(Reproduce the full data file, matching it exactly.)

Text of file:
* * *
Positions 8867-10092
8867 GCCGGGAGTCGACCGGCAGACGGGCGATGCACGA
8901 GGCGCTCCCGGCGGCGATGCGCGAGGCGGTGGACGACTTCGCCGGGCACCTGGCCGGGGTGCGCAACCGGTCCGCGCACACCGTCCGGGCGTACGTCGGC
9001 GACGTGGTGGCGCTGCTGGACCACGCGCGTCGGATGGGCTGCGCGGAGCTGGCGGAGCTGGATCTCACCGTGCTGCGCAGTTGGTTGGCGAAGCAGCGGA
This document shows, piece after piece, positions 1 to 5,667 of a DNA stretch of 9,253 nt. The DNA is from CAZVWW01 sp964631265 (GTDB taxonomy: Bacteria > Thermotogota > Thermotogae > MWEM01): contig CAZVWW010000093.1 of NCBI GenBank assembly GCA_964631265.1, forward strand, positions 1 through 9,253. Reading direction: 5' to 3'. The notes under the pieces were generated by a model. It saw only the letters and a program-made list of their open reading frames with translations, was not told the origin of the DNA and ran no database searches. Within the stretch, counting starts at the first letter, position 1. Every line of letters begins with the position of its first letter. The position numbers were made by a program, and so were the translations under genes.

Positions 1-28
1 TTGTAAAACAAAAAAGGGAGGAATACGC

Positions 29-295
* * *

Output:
Positions 8867-10092
8867 GCCGGGAGTCGACCGGCAGACGGGCGATGCACGA
8901 GGCGCTCCCGGCGGCGATGCGCGAGGCGGTGGACGACTTCGCCGGGCACCTGGCCGGGGTGCGCAACCGGTCCGCGCACACCGTCCGGGCGTACGTCGGC
9001 GACGTGGTGGCGCTGCTGGACCACGCGCGTCGGATGGGCTGCGCGGAGCTGGCGGAGCTGGATCTCACCGTGCTGCGCAGTTGGTTGGCGAAGCAGCGGA
This document shows, piece after piece, positions 1 to 5,667 of a DNA stretch of 9,253 nt. The DNA is from CAZVWW01 sp964631265 (GTDB taxonomy: Bacteria > Thermotogota > Thermotogae > MWEM01): contig CAZVWW010000093.1 of NCBI GenBank assembly GCA_964631265.1, forward strand, positions 1 through 9,253. Reading direction: 5' to 3'. The notes under the pieces were generated by a model. It saw only the letters and a program-made list of their open reading frames with translations, was not told the origin of the DNA and ran no database searches. Within the stretch, counting starts at the first letter, position 1. Every line of letters begins with the position of its first letter. The position numbers were made by a program, and so were the translations under genes.

Positions 1-28
1 TTGTAAAACAAAAAAGGGAGGAATACGC

Positions 29-295